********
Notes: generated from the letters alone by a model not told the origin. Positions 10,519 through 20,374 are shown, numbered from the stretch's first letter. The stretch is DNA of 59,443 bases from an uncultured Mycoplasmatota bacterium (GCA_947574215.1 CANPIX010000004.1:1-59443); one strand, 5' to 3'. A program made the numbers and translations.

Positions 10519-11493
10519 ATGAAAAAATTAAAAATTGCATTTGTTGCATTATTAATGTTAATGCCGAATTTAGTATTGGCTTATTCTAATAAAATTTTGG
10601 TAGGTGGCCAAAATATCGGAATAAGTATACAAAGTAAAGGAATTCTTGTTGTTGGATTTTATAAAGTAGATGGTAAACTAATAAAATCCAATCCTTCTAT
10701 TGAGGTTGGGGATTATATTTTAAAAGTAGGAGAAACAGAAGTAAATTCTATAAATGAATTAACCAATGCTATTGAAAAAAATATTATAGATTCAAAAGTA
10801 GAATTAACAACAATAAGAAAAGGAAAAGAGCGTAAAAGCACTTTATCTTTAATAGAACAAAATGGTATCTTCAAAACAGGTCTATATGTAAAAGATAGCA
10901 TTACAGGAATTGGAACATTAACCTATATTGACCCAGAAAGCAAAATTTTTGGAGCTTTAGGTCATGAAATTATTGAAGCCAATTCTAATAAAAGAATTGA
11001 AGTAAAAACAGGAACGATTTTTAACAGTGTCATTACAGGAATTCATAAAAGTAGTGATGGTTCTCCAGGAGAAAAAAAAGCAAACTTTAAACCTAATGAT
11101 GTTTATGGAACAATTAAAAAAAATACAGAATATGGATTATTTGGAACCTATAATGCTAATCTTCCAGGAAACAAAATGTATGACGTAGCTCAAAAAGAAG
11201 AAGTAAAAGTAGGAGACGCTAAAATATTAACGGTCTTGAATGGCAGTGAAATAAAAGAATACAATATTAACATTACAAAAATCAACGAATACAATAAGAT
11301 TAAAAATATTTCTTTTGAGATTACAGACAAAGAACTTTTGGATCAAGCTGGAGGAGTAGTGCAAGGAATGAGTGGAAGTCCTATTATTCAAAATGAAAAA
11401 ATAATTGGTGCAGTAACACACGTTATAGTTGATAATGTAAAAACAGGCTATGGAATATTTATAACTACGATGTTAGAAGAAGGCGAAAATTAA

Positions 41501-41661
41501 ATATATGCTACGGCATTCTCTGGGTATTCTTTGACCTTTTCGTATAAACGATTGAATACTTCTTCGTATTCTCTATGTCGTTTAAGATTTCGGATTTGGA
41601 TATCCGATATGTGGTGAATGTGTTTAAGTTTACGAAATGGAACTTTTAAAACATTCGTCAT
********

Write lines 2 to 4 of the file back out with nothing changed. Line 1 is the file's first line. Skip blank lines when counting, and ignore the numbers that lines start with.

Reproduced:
Positions 10519-11493
10519 ATGAAAAAATTAAAAATTGCATTTGTTGCATTATTAATGTTAATGCCGAATTTAGTATTGGCTTATTCTAATAAAATTTTGG
10601 TAGGTGGCCAAAATATCGGAATAAGTATACAAAGTAAAGGAATTCTTGTTGTTGGATTTTATAAAGTAGATGGTAAACTAATAAAATCCAATCCTTCTAT